there’s another advantage to keeping our information local to this trusted social context: in fact, it is the very foundation of that “too good to be true” thriving collaborative culture of our scene. it allows us to share our work and knowledge freely without worrying about who might use it and how, and to expand and iterate on each other’s knowledge and work without fear of stepping on toes. put another way, it is the most effective method of insulating us from bad actors/action — from “drama” and rudeness and hate, from malicious plagiarism, and, these days, from nft-minting or ai-training or whatever future technology may crop up to exploit our work without our consent. I think many of the people who sign on to those “keeping information on discord sucks” posts would agree these are real concerns!

screenshot from the pxtone discord. if you want to hear what else this endless iterative chatter amounts to, check out the latest PXTUNES compilation at pxtunes.bandcamp.com — if it’s not obvious from everything I wrote here, I am really quite proud and fond of my fellow pxtoners and the stuff we’re making

too good to be true?

a few objections to this line of thinking stick out to me as worth exploring in particular.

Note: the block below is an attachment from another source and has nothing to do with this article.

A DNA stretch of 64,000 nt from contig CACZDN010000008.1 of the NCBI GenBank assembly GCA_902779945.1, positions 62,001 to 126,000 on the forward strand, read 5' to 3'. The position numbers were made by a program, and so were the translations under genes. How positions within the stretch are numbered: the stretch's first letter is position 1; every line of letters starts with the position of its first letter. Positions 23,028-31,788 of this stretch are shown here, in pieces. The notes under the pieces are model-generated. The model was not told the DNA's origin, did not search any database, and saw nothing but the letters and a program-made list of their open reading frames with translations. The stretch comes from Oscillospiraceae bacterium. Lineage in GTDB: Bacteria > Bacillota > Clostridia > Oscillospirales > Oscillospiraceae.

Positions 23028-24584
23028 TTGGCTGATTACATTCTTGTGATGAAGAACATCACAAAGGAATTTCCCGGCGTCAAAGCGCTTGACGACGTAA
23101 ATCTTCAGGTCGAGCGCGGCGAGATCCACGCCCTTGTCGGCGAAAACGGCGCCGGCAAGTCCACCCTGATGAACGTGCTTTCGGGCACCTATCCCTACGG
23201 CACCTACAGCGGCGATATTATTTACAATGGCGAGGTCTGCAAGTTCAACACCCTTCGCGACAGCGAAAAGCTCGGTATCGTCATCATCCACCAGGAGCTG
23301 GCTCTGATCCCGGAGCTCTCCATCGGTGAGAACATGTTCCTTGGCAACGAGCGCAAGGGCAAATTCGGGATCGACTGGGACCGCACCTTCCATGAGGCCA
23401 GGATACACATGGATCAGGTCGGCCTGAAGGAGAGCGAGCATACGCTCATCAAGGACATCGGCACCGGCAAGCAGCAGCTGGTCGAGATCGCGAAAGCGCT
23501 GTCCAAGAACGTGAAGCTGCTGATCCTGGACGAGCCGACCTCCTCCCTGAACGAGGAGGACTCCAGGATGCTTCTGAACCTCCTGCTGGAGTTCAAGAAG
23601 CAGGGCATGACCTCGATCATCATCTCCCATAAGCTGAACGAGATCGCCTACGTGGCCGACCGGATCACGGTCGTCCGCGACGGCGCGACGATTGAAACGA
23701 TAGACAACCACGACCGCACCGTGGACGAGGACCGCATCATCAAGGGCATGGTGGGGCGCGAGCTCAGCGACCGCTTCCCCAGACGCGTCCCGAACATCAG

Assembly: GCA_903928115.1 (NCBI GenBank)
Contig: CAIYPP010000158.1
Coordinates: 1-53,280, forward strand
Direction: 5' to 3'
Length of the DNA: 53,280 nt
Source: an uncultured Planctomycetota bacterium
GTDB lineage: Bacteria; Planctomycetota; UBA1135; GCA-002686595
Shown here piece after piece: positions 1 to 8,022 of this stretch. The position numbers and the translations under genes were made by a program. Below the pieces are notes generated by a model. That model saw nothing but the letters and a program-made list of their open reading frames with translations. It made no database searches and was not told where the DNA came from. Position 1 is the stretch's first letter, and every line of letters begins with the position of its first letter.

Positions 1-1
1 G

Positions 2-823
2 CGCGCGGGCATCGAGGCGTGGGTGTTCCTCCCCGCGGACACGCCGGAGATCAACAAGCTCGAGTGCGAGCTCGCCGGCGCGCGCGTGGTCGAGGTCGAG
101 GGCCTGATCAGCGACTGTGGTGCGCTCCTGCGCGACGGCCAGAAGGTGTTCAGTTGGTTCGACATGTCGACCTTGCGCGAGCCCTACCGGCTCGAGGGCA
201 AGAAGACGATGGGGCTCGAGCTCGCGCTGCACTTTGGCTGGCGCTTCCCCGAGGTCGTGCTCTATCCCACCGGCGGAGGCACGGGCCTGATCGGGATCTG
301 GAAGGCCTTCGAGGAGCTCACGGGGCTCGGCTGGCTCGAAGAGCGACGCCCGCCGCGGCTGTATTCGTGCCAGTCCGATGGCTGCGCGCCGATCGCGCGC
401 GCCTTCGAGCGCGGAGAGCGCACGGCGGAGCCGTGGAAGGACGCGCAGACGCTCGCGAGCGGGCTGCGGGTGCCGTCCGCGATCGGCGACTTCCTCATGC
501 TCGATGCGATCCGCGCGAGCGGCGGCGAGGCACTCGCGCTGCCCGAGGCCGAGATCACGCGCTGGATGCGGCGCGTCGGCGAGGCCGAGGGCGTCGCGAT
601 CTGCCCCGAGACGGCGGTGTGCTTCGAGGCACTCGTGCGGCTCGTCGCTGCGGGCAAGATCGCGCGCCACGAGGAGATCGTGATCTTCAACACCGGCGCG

A: though I have tried my best to frame our culture as free and open in its own way, I can see how some people would see it as closed-off, inaccessible, even “paranoid” or “xenophobic” by the most uncharitable reading. this is fair. I (and we) have gone to certain efforts to make our community open and welcoming to all newcomers, even those who might often feel unwelcome in internet spaces or struggle to do the kind of socializing that we “demand”. these efforts have not always been successful but I like to think that as I learn and gain experience, they are improving. perhaps the greatest ongoing challenge is distinguishing those bad actors from the rest. I have taken some pages from the “just ban bigots” book, which I find very insightful and quite aligned with many of my experiences communicating with internet troublemakers. but I also find that it is in some ways designed for a larger, more unwieldy group than ours, and that it does not quite encompass every troublesome type. mostly we have benefited by keeping the population small and “focused”, in the sense that almost everyone who joins is legitimately interested in the topic. I have tried to keep this under control by advertising the server in only a select few adjacent spaces, not treating growth as a priority. I get the feeling that this is counterintuitive for some people but I really do feel that it has produced good, healthy, slow growth as opposed to quicker but out-of-control bloating, which is liable to attract exploiters or, at best, lots of people who care so little about the space that they are perfectly happy to make a mess of it and then get kicked out.